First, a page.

If you are just getting started on building a food supply, the idea of stocking enough food for everyone might seem daunting. But don’t let that slow you down, because it really isn’t that difficult. Just follow these five steps. Each of these steps require very little time input. You will only need to visit the process once or twice a month, for just a few minutes each time and soon you will have a world-class food storage.
Decide how much you need
There are three ways to determine your family’s needs. Once you determine what you need for a food supply, then you want to generate your Master List of everything you’d like to have on hand during a time of crisis. Once you start getting your food, this chart will help you decide which storage method will best suit your needs.
You probably already have a lot of things already on hand. Just go through your pantry and freezer and see what you already have. Also take into consideration your garden or fresh produce you may have access to this summer. Deduct what you have on hand or will have from your garden and delete that from your Master list.
Set a monthly budget
Now decide how much you can afford to spend. Acquiring food storage should not jeopardize your family budget. Decide on an amount that you can put aside for preparedness purposes. I might suggest 3-5% of your take-home pay or all your bonus pay. Or you can set a dollar amount, say $20-30 per person per month. Then use this budgeted amount to buy a little each month. Or put it into an envelope or savings account, Then when you’ve saved enough, purchase all your needs in bulk. The advantage of doing it this way is that you may get better prices buying in bulk. But in order for this to work you must keep your budgeted savings separate from your family funds.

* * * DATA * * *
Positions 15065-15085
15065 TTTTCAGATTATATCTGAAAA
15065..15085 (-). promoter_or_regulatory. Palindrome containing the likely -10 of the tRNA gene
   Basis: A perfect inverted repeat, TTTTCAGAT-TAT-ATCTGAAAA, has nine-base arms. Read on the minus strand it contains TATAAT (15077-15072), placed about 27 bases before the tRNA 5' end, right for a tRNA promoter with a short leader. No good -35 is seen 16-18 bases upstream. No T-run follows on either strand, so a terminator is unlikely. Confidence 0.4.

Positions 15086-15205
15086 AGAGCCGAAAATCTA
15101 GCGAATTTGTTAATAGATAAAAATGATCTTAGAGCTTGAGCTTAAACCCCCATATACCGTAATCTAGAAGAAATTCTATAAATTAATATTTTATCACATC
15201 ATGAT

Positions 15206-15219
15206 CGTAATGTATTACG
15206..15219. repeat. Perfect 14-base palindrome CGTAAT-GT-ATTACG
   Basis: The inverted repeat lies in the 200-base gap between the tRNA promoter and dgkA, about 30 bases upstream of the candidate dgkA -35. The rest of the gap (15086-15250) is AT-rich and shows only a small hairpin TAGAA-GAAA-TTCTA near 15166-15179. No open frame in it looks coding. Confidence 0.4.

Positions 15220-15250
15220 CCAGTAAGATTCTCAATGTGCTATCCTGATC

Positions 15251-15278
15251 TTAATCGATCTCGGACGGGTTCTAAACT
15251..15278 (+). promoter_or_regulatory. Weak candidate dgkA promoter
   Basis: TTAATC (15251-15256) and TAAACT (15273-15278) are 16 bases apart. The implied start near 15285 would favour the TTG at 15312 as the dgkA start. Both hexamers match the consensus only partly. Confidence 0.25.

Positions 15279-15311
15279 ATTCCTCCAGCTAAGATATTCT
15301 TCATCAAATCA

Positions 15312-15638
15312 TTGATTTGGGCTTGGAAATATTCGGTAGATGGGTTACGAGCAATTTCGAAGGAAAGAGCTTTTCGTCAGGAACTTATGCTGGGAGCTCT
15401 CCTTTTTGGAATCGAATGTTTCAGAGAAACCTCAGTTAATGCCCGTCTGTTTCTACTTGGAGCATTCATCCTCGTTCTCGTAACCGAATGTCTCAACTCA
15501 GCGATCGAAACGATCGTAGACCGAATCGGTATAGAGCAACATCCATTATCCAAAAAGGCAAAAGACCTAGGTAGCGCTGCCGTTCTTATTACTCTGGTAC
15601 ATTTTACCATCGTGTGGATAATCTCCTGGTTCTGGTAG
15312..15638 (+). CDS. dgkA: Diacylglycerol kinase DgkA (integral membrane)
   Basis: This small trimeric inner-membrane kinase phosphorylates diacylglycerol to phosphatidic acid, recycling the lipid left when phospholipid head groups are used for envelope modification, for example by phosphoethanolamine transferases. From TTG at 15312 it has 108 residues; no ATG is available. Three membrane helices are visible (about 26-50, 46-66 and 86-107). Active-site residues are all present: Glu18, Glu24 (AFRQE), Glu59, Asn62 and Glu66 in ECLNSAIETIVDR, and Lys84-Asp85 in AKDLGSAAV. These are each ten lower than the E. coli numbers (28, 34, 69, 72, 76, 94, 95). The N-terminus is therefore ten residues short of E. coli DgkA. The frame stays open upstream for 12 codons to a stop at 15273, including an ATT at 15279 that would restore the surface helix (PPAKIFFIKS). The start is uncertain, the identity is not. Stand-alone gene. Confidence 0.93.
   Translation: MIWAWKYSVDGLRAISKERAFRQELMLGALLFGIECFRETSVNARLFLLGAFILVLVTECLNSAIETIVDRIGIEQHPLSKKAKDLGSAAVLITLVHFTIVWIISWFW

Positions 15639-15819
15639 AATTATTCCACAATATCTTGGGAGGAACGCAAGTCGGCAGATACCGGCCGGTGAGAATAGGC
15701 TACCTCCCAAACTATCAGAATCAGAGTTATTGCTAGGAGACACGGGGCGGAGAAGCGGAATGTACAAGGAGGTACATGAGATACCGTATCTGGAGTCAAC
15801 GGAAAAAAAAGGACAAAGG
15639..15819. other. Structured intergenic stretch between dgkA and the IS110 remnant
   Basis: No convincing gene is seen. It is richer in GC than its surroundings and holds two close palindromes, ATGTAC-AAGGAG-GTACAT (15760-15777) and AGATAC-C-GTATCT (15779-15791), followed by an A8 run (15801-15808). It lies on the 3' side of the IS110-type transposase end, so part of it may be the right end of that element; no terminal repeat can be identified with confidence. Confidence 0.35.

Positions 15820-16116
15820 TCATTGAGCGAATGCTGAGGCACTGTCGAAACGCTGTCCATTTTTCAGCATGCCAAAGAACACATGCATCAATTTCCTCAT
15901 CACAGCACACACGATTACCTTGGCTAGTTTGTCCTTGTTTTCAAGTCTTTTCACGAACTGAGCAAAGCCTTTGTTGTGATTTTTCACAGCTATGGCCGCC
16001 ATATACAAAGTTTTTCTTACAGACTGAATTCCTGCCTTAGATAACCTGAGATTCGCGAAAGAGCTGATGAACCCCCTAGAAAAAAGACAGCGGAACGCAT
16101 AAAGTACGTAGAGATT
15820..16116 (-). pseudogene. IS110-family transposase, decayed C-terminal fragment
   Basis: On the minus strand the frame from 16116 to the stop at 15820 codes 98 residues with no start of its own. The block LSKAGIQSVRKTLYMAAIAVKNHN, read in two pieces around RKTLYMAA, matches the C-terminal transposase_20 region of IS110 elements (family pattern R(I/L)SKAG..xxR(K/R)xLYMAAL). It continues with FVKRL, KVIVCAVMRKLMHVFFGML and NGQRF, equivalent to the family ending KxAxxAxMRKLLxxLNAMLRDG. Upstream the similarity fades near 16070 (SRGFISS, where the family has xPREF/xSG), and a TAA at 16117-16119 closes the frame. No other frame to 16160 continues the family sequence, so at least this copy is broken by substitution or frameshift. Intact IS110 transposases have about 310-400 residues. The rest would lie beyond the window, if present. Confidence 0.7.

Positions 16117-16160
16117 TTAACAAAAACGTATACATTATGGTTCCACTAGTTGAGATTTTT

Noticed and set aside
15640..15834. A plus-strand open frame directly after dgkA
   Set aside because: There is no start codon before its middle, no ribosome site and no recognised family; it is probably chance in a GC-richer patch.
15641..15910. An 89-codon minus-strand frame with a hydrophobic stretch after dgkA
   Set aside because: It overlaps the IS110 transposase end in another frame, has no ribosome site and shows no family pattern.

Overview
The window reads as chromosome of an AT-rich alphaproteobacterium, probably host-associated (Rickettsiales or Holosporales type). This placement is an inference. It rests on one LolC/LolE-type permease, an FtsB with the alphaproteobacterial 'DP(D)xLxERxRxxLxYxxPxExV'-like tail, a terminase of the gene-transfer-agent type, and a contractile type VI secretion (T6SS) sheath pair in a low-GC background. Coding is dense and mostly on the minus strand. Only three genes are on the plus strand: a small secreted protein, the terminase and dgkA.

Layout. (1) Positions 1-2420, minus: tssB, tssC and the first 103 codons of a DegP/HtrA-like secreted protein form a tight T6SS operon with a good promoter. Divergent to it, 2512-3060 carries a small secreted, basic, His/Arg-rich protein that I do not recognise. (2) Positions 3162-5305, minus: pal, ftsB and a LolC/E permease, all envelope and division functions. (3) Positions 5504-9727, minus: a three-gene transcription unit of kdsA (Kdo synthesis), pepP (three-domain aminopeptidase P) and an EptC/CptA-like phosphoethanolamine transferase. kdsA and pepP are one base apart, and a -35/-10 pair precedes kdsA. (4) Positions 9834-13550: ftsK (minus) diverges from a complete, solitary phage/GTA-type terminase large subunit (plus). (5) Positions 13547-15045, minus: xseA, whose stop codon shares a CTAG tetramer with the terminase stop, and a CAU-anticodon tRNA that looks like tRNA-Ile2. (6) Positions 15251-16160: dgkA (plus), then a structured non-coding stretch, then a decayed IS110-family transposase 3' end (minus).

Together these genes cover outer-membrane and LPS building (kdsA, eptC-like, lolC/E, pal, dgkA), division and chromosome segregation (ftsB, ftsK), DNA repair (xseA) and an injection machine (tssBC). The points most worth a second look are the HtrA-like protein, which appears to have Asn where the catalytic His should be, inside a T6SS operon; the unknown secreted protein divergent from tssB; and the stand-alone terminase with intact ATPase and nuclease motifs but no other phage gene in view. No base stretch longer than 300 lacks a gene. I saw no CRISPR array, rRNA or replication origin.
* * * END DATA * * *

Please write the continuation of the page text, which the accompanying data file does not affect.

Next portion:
Use what you store
Don’t just buy a lot of food, put it into the closet and forget about it. Make it part of your daily menus. It will also help you keep control of food costs.
Keep a running inventory
As you use your food you’ll want to replace it. You can replace some food—like canned tuna or spaghetti sauce—as you use it, the next time you go to the grocery store. But you’ll have to buy some of your bulk food—like wheat and beans—in large quantities in one bulk order. So the trick is to keep a running inventory and set a trigger of when you will buy replacements for that item. Many of the food storage calculators I’ve reviewed can help you monitor and update your inventory.
See? That’s not so hard. You can do this. Really. You can.